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Despite What You May Think, If You Post Less Photos Of Your Significant Other, You Are More Likely Happier In Your Relationship

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Image via flickr

We all know that one couple who posts about their love like it’s a weather update.

Be it a coffee date, a work visit, a grand gesture or a recent wedding selfie — it seems like social media has exasperated who we date, where we date and how we date.

And while I am sure most moms, dads, grandmas and the like cannot get enough of their kiddos current relationship outings, the rest of us can’t help but be tempted to click the ‘unfollow’ button to get a break from the screaming “WE LOVE EACH OTHER AND ARE DATING IN CASE YOU FORGOT, LOOK HOW HAPPY WE BOTH ARE” desperate-for-likes-type posts.

You know which ones I am talking about.

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But according to a recent study, it could be that those couples who actually post the most about their current relationship — actually are the least happy together according to a sexologist and relationship expert.

So before you go yelling at your S.O. for not posting more pics of you on their social media, you may want to read on….

Dr. Nikki Goldstein says that those who are not confident or satisfied in their relationships are more likely to seek validation via sharing selfies on social media.

Yikes!

Speaking to the Daily Mail, she shares:

“In my job, I get to see what people post, but I also get to hear what goes on behind the scenes in those same relationships.”

Image via flickr

“But as I look through my Facebook feed, everybody seems to tell me they’re so ecstatically happy.”

“Often it’s the people who post the most who are seeking validation for their relationship from other people on social media.”



“The likes and comments can be so validating that when someone is really struggling, that’s where they get their up from – not the person making the gesture, but what other people will say about it.”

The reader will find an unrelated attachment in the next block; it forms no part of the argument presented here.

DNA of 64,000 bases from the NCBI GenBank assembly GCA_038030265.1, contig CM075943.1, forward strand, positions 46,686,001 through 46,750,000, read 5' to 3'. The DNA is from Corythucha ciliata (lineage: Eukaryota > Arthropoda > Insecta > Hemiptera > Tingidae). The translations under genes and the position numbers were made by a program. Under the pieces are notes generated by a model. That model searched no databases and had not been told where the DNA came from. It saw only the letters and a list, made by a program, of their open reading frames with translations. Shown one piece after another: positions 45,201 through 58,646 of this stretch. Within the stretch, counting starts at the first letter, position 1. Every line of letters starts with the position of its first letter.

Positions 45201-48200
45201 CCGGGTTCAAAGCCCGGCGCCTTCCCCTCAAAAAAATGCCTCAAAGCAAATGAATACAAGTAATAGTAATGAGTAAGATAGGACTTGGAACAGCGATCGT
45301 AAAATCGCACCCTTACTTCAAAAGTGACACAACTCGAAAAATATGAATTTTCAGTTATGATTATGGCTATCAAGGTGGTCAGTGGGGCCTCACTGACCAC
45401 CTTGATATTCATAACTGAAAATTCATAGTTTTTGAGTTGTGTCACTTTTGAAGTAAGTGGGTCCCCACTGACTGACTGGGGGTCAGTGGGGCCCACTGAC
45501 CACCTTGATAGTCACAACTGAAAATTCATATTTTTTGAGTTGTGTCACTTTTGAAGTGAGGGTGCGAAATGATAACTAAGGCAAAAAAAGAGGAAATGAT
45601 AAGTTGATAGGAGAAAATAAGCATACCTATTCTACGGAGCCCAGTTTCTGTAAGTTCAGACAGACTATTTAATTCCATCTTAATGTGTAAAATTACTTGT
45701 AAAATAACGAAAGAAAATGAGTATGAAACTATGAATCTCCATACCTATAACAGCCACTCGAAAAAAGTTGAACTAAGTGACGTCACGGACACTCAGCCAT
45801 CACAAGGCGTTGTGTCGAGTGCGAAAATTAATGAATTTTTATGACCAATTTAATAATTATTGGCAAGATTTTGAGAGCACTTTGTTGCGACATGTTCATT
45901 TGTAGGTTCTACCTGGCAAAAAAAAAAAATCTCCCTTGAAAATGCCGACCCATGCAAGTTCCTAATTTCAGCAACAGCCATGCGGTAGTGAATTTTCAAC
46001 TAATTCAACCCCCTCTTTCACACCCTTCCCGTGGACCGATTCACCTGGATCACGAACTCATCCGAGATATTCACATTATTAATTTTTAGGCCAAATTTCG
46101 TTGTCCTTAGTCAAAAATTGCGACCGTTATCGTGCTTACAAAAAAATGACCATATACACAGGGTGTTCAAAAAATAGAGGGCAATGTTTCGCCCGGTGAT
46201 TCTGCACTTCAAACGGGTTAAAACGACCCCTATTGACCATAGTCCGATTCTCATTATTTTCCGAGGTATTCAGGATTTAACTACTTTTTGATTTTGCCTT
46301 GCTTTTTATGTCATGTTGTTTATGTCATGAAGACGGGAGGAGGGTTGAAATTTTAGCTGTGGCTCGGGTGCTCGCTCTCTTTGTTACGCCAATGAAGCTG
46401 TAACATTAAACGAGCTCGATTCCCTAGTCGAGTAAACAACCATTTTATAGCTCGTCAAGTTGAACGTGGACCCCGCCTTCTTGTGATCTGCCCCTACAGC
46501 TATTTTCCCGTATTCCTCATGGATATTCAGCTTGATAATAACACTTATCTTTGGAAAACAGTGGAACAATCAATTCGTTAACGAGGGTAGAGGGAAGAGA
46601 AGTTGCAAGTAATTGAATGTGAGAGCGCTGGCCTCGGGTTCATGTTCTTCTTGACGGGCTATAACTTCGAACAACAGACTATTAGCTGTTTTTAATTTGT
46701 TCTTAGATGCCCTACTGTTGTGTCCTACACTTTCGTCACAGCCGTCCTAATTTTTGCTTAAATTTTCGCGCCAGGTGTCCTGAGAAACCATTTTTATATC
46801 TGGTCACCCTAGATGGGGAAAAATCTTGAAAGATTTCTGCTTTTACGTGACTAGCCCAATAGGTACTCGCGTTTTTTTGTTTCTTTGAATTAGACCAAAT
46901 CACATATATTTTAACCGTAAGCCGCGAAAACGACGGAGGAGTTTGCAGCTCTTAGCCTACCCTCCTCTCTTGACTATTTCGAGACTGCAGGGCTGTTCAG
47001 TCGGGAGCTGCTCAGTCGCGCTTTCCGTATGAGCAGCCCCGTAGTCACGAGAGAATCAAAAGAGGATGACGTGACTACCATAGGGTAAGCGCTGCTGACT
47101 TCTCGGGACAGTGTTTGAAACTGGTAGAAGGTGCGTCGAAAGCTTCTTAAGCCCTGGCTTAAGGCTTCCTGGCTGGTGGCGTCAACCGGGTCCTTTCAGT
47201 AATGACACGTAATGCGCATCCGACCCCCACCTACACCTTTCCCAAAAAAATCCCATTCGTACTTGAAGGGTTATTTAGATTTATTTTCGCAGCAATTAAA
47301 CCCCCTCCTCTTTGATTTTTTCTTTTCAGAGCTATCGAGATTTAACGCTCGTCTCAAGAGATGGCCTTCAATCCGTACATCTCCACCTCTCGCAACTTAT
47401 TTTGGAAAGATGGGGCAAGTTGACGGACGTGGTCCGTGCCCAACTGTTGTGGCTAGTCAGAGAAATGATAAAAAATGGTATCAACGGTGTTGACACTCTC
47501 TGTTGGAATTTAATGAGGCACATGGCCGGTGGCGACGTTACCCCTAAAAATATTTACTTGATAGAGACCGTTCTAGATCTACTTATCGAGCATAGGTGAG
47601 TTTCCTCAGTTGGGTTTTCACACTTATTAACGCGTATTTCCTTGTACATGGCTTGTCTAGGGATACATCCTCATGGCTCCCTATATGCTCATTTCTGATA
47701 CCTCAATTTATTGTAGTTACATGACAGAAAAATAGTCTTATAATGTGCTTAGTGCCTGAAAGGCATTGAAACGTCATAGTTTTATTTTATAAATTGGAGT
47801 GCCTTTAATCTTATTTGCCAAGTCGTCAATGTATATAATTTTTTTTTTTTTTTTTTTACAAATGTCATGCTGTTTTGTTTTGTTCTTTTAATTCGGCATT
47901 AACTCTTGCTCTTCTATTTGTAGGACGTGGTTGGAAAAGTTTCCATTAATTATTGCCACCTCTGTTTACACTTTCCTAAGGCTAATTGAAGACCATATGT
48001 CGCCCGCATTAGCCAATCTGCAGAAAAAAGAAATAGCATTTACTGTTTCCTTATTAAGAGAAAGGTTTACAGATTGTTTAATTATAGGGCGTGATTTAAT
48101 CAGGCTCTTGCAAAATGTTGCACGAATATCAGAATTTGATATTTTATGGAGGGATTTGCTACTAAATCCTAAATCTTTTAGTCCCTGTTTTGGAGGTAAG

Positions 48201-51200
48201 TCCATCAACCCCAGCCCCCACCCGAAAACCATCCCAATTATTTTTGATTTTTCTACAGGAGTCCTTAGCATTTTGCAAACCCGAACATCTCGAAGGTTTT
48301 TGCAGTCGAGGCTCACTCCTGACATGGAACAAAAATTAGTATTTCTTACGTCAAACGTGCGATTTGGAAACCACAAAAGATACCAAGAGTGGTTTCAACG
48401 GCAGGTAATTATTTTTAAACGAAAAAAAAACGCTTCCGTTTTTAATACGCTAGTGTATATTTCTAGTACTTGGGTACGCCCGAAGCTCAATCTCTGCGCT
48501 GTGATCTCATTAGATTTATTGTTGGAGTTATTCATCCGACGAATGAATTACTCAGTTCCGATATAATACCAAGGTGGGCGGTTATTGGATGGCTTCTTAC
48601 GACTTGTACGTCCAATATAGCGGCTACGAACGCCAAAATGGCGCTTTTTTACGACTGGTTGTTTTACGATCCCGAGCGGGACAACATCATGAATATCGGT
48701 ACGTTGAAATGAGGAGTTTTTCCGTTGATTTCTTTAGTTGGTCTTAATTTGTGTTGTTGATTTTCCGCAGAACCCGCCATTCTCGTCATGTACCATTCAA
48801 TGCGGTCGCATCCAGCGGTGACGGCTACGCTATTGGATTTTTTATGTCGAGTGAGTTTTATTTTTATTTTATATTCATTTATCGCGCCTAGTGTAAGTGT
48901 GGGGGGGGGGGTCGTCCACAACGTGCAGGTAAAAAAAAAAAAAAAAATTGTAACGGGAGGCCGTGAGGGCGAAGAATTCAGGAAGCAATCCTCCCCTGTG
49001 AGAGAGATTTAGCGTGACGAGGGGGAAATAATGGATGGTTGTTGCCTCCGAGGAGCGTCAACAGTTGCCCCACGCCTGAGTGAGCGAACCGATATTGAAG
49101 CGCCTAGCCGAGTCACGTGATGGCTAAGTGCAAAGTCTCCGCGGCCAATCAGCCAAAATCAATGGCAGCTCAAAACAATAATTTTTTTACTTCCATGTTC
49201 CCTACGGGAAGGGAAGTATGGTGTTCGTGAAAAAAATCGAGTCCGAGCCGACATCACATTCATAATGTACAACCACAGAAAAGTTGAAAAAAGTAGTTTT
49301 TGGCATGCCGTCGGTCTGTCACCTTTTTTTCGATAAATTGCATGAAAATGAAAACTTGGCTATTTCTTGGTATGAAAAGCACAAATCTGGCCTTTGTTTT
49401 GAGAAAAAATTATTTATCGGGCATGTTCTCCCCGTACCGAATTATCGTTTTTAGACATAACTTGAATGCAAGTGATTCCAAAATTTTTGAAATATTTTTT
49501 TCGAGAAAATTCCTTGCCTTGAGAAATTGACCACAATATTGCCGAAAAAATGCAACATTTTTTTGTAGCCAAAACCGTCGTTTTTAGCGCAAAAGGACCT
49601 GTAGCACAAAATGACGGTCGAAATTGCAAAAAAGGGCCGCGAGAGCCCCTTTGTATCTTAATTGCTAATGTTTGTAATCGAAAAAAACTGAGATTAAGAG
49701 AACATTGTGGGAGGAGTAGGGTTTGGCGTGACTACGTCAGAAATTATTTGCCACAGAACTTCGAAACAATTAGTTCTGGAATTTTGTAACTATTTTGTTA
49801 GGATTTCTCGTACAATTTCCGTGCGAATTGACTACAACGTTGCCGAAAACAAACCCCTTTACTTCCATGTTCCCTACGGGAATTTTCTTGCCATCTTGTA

Dr. Goldstein also says that the time invested in creating such posts as well as monitoring how people respond to them could possibly damage the relationship.

She shares: “You see people who will focus so much on taking a ‘relfie’ – a relationship selfie – and getting the right filter and hashtags that they’re missing the moment.”

“I think, why don’t you take a photo because it’s a nice memory and a moment you want to look back to?”

Image via Wikimedia Commons

“Couples are taking these photos, straight away putting them online and then watching the likes and comments instead of being with their partners.”

While Dr. Goldstein also says posting ‘relfies’ is not a bad thing — like all things– moderation is key.

She shares: “Keep it fun and entertaining for people – not mushy and possessive.”

“Nobody wants to see post after post about how in love you are and how amazing this person is.”

Image via flickr

“The questions to be asking yourself are: are we the same in the real world, away from our screens, and are we more concerned about how the relationship actually is, or are we more interested in how it looks online?”

So, maybe next time your fingers hover over the share button — put down your phone and go adventure with bae.

In the long run, I have a feeling you both will be thankful for it.

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